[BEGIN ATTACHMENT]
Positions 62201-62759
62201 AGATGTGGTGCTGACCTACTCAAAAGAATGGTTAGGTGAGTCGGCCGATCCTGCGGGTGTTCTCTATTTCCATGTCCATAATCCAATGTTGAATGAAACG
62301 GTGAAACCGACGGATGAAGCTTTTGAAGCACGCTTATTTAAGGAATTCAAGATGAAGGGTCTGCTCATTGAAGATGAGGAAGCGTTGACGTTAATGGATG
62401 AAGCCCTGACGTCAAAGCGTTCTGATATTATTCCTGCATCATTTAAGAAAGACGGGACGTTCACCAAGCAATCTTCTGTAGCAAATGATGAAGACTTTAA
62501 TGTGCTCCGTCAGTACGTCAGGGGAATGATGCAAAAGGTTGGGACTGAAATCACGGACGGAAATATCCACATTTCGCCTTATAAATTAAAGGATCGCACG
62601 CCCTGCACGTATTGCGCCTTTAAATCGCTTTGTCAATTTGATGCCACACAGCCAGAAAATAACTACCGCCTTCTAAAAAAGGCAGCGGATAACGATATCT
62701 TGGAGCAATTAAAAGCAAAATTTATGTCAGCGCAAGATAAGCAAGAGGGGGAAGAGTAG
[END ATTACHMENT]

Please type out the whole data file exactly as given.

Positions 62201-62759
62201 AGATGTGGTGCTGACCTACTCAAAAGAATGGTTAGGTGAGTCGGCCGATCCTGCGGGTGTTCTCTATTTCCATGTCCATAATCCAATGTTGAATGAAACG
62301 GTGAAACCGACGGATGAAGCTTTTGAAGCACGCTTATTTAAGGAATTCAAGATGAAGGGTCTGCTCATTGAAGATGAGGAAGCGTTGACGTTAATGGATG
62401 AAGCCCTGACGTCAAAGCGTTCTGATATTATTCCTGCATCATTTAAGAAAGACGGGACGTTCACCAAGCAATCTTCTGTAGCAAATGATGAAGACTTTAA
62501 TGTGCTCCGTCAGTACGTCAGGGGAATGATGCAAAAGGTTGGGACTGAAATCACGGACGGAAATATCCACATTTCGCCTTATAAATTAAAGGATCGCACG
62601 CCCTGCACGTATTGCGCCTTTAAATCGCTTTGTCAATTTGATGCCACACAGCCAGAAAATAACTACCGCCTTCTAAAAAAGGCAGCGGATAACGATATCT
62701 TGGAGCAATTAAAAGCAAAATTTATGTCAGCGCAAGATAAGCAAGAGGGGGAAGAGTAG